Housing structures for free-range birds is significantly cheaper than the housing used for intensive production.
You need to be calculated if you want to make it as a poultry breeder, as the market for commercial lines is dominated by well-established businesses. Mick Bosch of Boschveld Chickens says there are two challenges when focussing on this market: Firstly it is near impossible for a new entrant to compete with well-established market rulers; and secondly commercial poultry lines only produce well under strictly controlled environments that are extremely expensive to establish – think millions of Rand.
Dual breed or indigenous birds are well-suited for extensive production conditions.
A better idea would be to target the market for indigenous or dual breeds, such as the Boschveld, Australorp, Koekoek and Island Red. These breeds may not grow as quick as commercial lines and they may also reach point of lay later and lay fewer eggs, but they are more disease resistant and able to thrive much harsher conditions than their commercial brothers – even if they are left to roam freely as village chickens receiving hardly any inputs.
These birds, according to Bosch, are in high demand as free range chicken, for village chicken production and small rural operations. At the time of writing, he was struggling to keep up with the demand in the African market, so there is also good export potential for these birds.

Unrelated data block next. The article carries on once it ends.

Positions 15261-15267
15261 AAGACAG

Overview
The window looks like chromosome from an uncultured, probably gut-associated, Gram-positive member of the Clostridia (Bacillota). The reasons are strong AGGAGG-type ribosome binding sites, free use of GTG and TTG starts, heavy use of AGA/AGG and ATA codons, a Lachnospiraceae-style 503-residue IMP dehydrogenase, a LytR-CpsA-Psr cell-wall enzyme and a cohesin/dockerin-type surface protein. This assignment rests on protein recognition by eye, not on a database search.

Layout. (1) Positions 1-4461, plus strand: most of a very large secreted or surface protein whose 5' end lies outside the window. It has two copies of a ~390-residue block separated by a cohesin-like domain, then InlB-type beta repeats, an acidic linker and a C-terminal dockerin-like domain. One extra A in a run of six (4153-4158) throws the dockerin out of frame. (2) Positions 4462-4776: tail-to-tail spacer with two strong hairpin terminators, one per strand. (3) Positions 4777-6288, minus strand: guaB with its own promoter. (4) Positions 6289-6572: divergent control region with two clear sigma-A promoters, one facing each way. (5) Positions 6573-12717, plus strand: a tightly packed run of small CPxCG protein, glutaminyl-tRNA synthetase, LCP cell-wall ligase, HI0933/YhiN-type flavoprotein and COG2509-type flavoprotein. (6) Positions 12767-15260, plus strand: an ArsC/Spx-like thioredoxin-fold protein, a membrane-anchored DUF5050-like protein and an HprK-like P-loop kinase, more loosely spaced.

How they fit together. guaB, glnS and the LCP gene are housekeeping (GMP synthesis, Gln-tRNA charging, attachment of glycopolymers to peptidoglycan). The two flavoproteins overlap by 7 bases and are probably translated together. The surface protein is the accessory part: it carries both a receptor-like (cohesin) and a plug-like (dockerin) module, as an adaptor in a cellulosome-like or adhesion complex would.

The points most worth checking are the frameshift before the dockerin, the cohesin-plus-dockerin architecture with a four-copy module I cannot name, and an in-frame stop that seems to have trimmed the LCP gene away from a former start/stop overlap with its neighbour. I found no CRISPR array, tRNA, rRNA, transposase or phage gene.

Bosch advised farmers first test the market and start small, say with about 500 chicken, and then grow the business as demand grows. Starting the business too big, may result in a farmer sitting with “unwanted birds”. The chicks can be sold when they are a day-old to broiler producers or additional value can be added to the birds by raising them until they are at point of lay, somewhere between 18 weeks and 21 weeks old depending on the breed. Cockerels can be sold as live chickens when they are about 12 weeks old.
The breeder birds and chicks will perform best when they receive a diet aimed at enhancing their performance, but will still do okay if they are left to scavenge for themselves. Birds that are left to scavenge and roam everywhere without any boundaries, are however more vulnerable to diseases, injuries and predators than birds that are produced in semi-intensive systems.
Value can be added to day old chicks by vaccinating them against Infectious Bronchitis and Newcastle Disease before selling them. Layers should be vaccinated against Infectious Bursal Disease (Gumboro) and Coryza before they are sold. Supplying the market with strong healthy chicks that are vaccinated against the major disease risks, will help to create a positive reputation for the business and result in repeat sales and new clients thanks to the impact of “word of mouth” advertising.
Remember to carefully manage your choice of cockerel to use on the hens to prevent inbreeding, which will overtime have a negative impact on production, reproduction and result in deformities.
By Glenneis Kriel